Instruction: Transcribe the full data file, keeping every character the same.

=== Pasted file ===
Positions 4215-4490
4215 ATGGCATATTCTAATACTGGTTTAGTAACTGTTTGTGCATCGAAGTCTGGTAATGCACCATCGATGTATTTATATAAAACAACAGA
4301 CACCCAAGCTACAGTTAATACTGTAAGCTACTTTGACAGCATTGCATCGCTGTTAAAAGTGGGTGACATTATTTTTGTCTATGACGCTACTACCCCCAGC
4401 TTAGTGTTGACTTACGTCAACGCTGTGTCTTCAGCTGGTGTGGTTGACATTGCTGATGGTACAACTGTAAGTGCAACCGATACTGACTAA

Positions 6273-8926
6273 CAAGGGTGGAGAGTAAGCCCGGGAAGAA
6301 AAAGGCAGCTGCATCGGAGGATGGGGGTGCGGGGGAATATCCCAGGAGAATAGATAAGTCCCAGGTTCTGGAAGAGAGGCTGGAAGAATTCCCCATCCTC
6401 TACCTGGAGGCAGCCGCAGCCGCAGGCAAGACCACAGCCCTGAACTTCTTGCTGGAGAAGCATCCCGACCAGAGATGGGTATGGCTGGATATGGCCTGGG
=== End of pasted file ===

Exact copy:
Positions 4215-4490
4215 ATGGCATATTCTAATACTGGTTTAGTAACTGTTTGTGCATCGAAGTCTGGTAATGCACCATCGATGTATTTATATAAAACAACAGA
4301 CACCCAAGCTACAGTTAATACTGTAAGCTACTTTGACAGCATTGCATCGCTGTTAAAAGTGGGTGACATTATTTTTGTCTATGACGCTACTACCCCCAGC
4401 TTAGTGTTGACTTACGTCAACGCTGTGTCTTCAGCTGGTGTGGTTGACATTGCTGATGGTACAACTGTAAGTGCAACCGATACTGACTAA

Positions 6273-8926
6273 CAAGGGTGGAGAGTAAGCCCGGGAAGAA
6301 AAAGGCAGCTGCATCGGAGGATGGGGGTGCGGGGGAATATCCCAGGAGAATAGATAAGTCCCAGGTTCTGGAAGAGAGGCTGGAAGAATTCCCCATCCTC
6401 TACCTGGAGGCAGCCGCAGCCGCAGGCAAGACCACAGCCCTGAACTTCTTGCTGGAGAAGCATCCCGACCAGAGATGGGTATGGCTGGATATGGCCTGGG